The story of the massive, complex global system that transports people and things from door to door, day and night.
Pulitzer Prize–winning journalist Humes (A Man and His Mountain: The Everyman Who Created Kendall-Jackson and Became America’s Greatest Wine Entrepreneur, 2013, etc.) crafts an informative and briskly told “transportation detective story” focused on the way the world moved on Friday, Feb. 13, 2015. His day began when his iPhone chimed like Big Ben. Made from materials from China, Japan, Germany, the Netherlands, Taiwan, Korea, and several states in the United States, the components “collectively travel enough miles to circumnavigate the planet at least eight times before the phone receives its first call or sends its inaugural text.” Humes identifies the shipping container and the container ship as essential to the creation of the consumer goods industry, but he notes that fleets of giant container ships, which “burn fuel not by the gallon but by the ton,” threaten the environment, already overloaded ports, and rail, road, and trucking systems. As he proceeds through his day, Humes traces the manufacture and transport of aluminum cans, such as the one holding his store-brand soda; the medium roast coffee that has come to him from Ethiopia; and the pizza that his son orders from a local Domino’s franchise. Several chapters, not surprisingly, consider Americans’ preference for cars over public transportation; Humes underscores the prevalence of traffic accidents, including “gruesome statistics” for the likelihood of being killed or injured by a drunk driver, “the number one cause of traffic deaths.” An appendix gives “a partial list of fatal crashes” on Feb. 13. Humes makes a convincing argument that “our brilliant, mad transportation system” is unsustainable. Walking, ride-sharing, and biking are the small choices, he says, that add up to big changes.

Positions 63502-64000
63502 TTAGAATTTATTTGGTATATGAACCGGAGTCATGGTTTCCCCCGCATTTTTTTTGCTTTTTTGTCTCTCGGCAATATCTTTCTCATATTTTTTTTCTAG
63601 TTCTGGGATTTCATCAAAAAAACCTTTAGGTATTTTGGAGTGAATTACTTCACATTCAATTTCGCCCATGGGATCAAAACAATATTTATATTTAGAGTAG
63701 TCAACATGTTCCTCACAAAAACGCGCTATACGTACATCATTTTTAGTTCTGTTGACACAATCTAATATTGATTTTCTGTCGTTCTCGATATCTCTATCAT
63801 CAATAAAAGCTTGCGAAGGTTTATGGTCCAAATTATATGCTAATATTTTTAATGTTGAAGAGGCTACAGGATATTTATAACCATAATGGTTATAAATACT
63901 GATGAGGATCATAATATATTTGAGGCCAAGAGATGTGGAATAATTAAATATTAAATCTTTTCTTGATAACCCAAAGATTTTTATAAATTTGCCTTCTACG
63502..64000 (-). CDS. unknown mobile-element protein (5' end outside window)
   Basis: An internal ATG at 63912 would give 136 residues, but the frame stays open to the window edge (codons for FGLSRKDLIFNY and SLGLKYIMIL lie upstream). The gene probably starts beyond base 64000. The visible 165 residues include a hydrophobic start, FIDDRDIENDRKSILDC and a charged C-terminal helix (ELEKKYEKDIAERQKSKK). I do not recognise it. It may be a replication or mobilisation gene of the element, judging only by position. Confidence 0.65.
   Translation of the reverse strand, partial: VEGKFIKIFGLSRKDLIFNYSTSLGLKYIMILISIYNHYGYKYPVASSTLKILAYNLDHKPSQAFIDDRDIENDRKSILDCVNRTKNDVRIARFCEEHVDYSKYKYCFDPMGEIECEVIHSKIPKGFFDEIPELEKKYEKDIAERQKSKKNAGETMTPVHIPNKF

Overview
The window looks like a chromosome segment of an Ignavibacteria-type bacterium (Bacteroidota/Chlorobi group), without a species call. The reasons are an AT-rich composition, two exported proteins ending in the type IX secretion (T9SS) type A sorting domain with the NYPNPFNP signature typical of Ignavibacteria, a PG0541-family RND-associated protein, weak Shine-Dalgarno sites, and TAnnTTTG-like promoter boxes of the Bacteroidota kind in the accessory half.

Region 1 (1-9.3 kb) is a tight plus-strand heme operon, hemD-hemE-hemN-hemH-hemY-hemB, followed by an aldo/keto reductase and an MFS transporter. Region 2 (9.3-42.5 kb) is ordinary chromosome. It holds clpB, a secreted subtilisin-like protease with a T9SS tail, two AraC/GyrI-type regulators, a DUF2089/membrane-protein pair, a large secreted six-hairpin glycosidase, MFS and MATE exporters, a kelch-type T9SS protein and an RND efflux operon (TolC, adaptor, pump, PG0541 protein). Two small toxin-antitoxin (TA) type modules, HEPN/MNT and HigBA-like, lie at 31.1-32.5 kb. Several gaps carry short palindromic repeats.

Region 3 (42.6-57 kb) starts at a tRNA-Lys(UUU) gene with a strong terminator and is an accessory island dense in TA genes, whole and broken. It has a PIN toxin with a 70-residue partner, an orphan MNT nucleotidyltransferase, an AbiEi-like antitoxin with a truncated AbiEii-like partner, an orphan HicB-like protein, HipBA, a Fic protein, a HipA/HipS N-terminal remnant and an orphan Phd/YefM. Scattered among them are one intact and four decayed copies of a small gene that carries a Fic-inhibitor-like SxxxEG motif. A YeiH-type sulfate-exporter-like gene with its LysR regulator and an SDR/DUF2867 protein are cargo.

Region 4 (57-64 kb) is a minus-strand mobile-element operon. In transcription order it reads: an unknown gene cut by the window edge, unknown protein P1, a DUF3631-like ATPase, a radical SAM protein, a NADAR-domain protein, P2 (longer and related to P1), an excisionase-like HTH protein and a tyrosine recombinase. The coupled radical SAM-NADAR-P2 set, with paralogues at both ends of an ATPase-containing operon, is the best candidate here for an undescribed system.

A revealing look at the reality and impact of our “buy-it-now, same-day-delivery, traffic-packed world.”